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9 Methods of Disaster Water Purification

9 Methods of Disaster Water Purification post image

Having a method of purifying water is one of the most important parts of disaster prepping.  But it is also one of the most confusing.

There is a LOT of information out there about water purification systems, and a lot of the info is purposely misleading because companies want you to buy their products.

The reality is that

There is no one “best” method of purifying water in disaster situations.

Which water purification method to use depends on your situation and the types of threats present.

For example, a water treatment system designed for backcountry use where viruses aren’t likely probably won’t be safe for treating flood water in an urban environment.

Here is an overview of the 8 methods of disaster water purification and the pros/cons of each.  Below the graphic is more detailed info about each method.

water treatment methods

 

1.  Boiling

Boiling is a good way to treat water in most types of common disaster situations, such as grid outages when the water treatment center stops working.  Most sources (including FEMA and the Red Cross) say that you need to boil water for 1 minute to kill bacteria, viruses, parasites, etc.  However, WHO International recommends at least 5 minutes and preferably up to 20 minutes.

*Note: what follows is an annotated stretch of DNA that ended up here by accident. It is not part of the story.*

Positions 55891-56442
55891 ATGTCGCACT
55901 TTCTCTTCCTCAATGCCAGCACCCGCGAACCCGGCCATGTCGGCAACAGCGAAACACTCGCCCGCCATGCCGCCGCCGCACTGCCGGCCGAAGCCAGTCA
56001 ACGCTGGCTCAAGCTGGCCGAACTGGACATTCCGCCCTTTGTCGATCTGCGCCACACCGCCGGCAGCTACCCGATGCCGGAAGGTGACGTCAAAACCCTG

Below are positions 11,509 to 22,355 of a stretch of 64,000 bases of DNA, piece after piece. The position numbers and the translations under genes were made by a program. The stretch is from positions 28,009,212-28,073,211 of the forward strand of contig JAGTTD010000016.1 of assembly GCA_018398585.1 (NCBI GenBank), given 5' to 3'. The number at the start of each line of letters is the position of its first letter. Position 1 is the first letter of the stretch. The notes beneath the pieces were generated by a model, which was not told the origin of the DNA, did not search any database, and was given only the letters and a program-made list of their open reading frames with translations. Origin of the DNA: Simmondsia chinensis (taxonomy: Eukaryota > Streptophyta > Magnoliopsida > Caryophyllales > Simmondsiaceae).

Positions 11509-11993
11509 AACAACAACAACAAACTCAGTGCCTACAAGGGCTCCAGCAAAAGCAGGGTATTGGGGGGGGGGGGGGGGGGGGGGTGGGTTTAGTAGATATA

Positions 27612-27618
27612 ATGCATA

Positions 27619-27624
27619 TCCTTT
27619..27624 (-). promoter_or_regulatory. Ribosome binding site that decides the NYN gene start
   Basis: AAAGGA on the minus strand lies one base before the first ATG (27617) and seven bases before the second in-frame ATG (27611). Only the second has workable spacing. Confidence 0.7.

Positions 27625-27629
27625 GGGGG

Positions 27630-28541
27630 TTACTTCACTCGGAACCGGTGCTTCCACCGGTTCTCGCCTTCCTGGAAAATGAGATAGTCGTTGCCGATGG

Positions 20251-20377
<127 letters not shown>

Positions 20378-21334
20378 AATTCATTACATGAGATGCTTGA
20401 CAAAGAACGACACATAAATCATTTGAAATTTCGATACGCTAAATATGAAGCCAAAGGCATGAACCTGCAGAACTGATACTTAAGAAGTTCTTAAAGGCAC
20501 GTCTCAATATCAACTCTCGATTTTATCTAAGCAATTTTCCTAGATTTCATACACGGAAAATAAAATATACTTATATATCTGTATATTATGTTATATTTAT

• Pros: Kills most common threats; easy to do
  • Cons: Requires time, heat, and fuel; won’t remove chemical threats

2. Chemical Treatments

The most common chemical treatment for water is chlorine bleach. Make sure it is unscented bleach with no added cleaners.  It should say 8.25% sodium hypochlorite on the label.  To treat water with bleach, you’ll need to add 6 drops per gallon of water and let it sit for 30 minutes.

  • Pros: Bleach is cheap and readily available; kills most common threats; portable
  • Cons: Doesn’t remove sediment from water; may create a bad taste; you have to let the water sit before using; doesn’t remove chemical threats

3. Mechanical Filtering

When I talk about mechanical filters, I’m not talking about your standard Brita home filter. An emergency water filter should have a pore size of no larger than 0.2 microns to ensure it removes all bacteria and parasitic threats.  A filter will never remove viruses though, so this is NOT suitable for treating flood water.

  • Pros: Many options available; portable; cheap
  • Cons: Does not remove viruses; you may need to buy replacement filters; not all filters are made equal

4. Activated Carbon Filtering

Carbon filters don’t “catch” impurities like a mechanical water filter does.  Rather, they absorb the impurity.  Once they reach their maximum absorption threshold, they will start to leak! The time it takes to reach that point varies.  So, in an emergency situation where the water might be very contaminated, you’d have to guess as when to change the filter.

  • Pros: One of the only systems to remove organic chemicals; portable
  • Cons: Does not remove common threats like bacteria and parasites; filter must be replaced regularly

5. UV Treatment

Ultraviolet light water treatments are actually pretty cool.  You basically stick a wand into the water which emits the UV light.  The UV light scrambles the DNA of microbes and viruses, thus making them harmless.

Be warned that, if you let the treated water sit for a while, the DNA can become unscrambled!  So you have to treat the water each time before using it. UV water treatment systems also rely on batteries, which could be a problem in disaster scenarios.